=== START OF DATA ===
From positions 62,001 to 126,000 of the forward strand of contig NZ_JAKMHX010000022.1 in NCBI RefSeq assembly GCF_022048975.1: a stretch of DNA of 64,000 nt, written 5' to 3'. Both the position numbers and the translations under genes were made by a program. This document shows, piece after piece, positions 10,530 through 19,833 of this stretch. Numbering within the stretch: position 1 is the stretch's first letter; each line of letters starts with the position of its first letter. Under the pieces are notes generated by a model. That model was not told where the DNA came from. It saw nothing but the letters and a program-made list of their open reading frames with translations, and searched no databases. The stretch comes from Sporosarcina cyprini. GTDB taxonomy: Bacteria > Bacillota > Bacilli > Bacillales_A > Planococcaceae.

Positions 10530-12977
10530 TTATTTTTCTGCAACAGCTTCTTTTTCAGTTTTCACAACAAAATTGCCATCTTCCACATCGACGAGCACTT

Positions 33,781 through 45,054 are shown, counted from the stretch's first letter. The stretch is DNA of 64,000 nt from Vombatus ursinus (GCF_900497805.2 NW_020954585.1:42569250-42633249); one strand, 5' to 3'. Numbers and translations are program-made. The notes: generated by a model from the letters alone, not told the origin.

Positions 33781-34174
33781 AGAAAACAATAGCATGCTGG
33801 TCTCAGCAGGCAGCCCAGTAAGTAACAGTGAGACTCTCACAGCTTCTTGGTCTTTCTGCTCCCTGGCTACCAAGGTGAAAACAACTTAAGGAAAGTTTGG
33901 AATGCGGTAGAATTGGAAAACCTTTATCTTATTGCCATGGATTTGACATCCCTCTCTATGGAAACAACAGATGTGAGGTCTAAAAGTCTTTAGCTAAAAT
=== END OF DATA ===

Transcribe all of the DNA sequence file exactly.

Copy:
From positions 62,001 to 126,000 of the forward strand of contig NZ_JAKMHX010000022.1 in NCBI RefSeq assembly GCF_022048975.1: a stretch of DNA of 64,000 nt, written 5' to 3'. Both the position numbers and the translations under genes were made by a program. This document shows, piece after piece, positions 10,530 through 19,833 of this stretch. Numbering within the stretch: position 1 is the stretch's first letter; each line of letters starts with the position of its first letter. Under the pieces are notes generated by a model. That model was not told where the DNA came from. It saw nothing but the letters and a program-made list of their open reading frames with translations, and searched no databases. The stretch comes from Sporosarcina cyprini. GTDB taxonomy: Bacteria > Bacillota > Bacilli > Bacillales_A > Planococcaceae.

Positions 10530-12977
10530 TTATTTTTCTGCAACAGCTTCTTTTTCAGTTTTCACAACAAAATTGCCATCTTCCACATCGACGAGCACTT

Positions 33,781 through 45,054 are shown, counted from the stretch's first letter. The stretch is DNA of 64,000 nt from Vombatus ursinus (GCF_900497805.2 NW_020954585.1:42569250-42633249); one strand, 5' to 3'. Numbers and translations are program-made. The notes: generated by a model from the letters alone, not told the origin.

Positions 33781-34174
33781 AGAAAACAATAGCATGCTGG
33801 TCTCAGCAGGCAGCCCAGTAAGTAACAGTGAGACTCTCACAGCTTCTTGGTCTTTCTGCTCCCTGGCTACCAAGGTGAAAACAACTTAAGGAAAGTTTGG
33901 AATGCGGTAGAATTGGAAAACCTTTATCTTATTGCCATGGATTTGACATCCCTCTCTATGGAAACAACAGATGTGAGGTCTAAAAGTCTTTAGCTAAAAT